SALT LAKE CITY (AP) – A daughter of a polygamist who belongs to an offshoot branch of the mainstream Mormon church now wants to be instructed in beliefs of The Church of Jesus Christ of Latter-day Saints.
Even though the 16-year-old girl was placed in state custody last June when a judge found she and her sister had been abused and neglected, her parents must approve any change in her religious instruction.
The Office of the Guardian Ad Litem, an independent agency that represents children in court, asked defense attorney Daniel Irvin on Tuesday to confer with the girl’s father, John Daniel Kingston, about giving parental consent for the instruction.
Guardian Ad Litem Kristen Brewer said Kingston is entitled to certain ”residual parental rights,” including the right to determine religious affiliation.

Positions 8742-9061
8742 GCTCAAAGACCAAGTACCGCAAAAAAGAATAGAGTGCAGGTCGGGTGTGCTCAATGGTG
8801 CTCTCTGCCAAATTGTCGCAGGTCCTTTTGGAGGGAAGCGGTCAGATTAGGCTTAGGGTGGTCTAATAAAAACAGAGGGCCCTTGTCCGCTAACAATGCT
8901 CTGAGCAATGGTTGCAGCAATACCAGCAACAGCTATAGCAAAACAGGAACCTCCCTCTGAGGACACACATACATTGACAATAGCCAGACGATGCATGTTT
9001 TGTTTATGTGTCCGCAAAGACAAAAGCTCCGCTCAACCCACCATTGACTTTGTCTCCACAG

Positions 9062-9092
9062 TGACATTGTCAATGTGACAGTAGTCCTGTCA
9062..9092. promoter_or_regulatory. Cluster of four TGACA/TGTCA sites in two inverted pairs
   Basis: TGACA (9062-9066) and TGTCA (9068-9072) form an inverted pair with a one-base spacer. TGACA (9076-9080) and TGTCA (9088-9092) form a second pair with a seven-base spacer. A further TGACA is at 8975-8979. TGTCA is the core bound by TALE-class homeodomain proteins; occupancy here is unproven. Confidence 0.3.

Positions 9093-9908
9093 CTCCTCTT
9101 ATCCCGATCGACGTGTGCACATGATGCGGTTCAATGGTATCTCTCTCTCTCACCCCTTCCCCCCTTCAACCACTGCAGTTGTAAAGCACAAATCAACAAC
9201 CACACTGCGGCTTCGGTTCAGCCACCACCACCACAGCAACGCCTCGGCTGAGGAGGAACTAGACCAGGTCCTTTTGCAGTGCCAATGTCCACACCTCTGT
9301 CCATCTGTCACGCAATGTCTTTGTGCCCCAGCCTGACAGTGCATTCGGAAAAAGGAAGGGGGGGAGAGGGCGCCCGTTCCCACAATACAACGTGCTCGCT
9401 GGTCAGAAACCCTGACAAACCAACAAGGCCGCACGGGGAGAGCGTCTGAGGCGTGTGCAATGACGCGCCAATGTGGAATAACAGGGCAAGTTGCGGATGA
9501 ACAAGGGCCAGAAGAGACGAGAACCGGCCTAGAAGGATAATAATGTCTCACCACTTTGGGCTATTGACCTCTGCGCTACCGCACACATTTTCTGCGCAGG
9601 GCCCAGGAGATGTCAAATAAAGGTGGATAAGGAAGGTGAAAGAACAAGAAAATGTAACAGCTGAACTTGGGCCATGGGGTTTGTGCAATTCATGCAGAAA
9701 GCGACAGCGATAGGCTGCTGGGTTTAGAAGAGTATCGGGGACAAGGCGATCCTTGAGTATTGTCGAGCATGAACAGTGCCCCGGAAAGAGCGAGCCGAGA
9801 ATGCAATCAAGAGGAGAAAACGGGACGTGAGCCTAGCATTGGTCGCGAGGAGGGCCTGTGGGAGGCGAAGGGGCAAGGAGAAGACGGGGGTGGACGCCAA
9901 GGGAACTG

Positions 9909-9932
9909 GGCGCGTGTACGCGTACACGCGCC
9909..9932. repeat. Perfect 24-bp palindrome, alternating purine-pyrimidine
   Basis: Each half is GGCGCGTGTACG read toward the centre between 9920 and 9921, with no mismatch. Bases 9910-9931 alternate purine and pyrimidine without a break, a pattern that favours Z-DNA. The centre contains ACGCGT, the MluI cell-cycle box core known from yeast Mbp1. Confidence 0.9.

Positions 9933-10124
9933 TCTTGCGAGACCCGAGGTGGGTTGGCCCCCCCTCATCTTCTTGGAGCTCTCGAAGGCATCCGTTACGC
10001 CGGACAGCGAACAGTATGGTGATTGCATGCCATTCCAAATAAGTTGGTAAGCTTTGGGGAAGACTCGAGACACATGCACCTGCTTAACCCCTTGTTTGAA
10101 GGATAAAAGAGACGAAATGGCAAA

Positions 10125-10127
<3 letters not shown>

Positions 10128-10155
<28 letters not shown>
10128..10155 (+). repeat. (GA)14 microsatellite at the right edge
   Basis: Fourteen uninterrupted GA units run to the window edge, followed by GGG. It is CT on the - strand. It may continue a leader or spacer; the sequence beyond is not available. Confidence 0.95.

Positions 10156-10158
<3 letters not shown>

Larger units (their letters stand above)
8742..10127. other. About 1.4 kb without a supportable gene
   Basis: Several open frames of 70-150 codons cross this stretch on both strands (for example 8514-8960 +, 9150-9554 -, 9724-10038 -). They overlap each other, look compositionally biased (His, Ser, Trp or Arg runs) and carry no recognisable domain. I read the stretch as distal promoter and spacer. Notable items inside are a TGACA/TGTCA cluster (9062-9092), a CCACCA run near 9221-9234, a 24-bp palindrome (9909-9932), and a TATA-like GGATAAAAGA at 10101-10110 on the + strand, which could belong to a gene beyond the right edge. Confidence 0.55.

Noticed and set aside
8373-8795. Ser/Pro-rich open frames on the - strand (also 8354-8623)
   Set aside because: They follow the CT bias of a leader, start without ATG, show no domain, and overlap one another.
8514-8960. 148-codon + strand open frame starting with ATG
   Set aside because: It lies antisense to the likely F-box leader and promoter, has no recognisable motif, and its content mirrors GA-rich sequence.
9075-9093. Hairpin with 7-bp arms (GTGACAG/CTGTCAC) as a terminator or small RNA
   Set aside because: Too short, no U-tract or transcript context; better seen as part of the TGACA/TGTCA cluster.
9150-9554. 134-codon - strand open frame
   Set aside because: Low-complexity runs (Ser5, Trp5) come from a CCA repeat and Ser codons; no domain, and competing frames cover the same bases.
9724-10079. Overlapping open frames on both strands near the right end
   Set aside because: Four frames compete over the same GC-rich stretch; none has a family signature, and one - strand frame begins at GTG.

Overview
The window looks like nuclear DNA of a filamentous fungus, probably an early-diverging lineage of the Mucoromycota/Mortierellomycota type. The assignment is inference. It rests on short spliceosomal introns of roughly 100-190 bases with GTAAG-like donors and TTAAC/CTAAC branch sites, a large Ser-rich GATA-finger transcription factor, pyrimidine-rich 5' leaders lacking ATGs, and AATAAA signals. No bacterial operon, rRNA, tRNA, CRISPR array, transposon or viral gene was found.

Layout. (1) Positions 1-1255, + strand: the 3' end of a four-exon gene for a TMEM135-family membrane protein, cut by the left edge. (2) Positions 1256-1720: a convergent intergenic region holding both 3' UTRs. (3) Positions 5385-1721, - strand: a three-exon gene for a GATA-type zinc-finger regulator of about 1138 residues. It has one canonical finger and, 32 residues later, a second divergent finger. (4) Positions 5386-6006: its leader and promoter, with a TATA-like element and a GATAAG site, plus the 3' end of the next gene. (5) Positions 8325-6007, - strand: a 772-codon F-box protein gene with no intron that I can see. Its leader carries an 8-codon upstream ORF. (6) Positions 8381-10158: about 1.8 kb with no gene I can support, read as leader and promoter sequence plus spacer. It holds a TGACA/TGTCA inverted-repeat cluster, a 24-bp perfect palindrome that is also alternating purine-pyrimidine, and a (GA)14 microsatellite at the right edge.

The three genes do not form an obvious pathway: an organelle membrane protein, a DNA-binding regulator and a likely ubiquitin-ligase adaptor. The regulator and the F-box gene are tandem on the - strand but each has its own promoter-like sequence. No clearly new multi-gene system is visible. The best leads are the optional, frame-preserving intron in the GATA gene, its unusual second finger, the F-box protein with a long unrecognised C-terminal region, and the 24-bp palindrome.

Other such rights include the responsibility for support, the right to consent to adoption and the right to reasonable visitation unless restricted by the court.
Irvin has asked for five days to respond to the request.
”Religion is a very important issue in this case and there is an important doctrinal distinction here,” Irvin told 3rd District Court Juvenile Judge Andrew Valdez.
Valdez said he isn’t opposed to granting the girl’s request.
”My inclination is to allow it. If the girl wants to talk to missionaries, what’s the harm,” he said.
The Kingstons are members of the Latter-day Church of God, or ”The Order,” which reportedly has about 1,200 members and practices polygamy as part of its religious beliefs.
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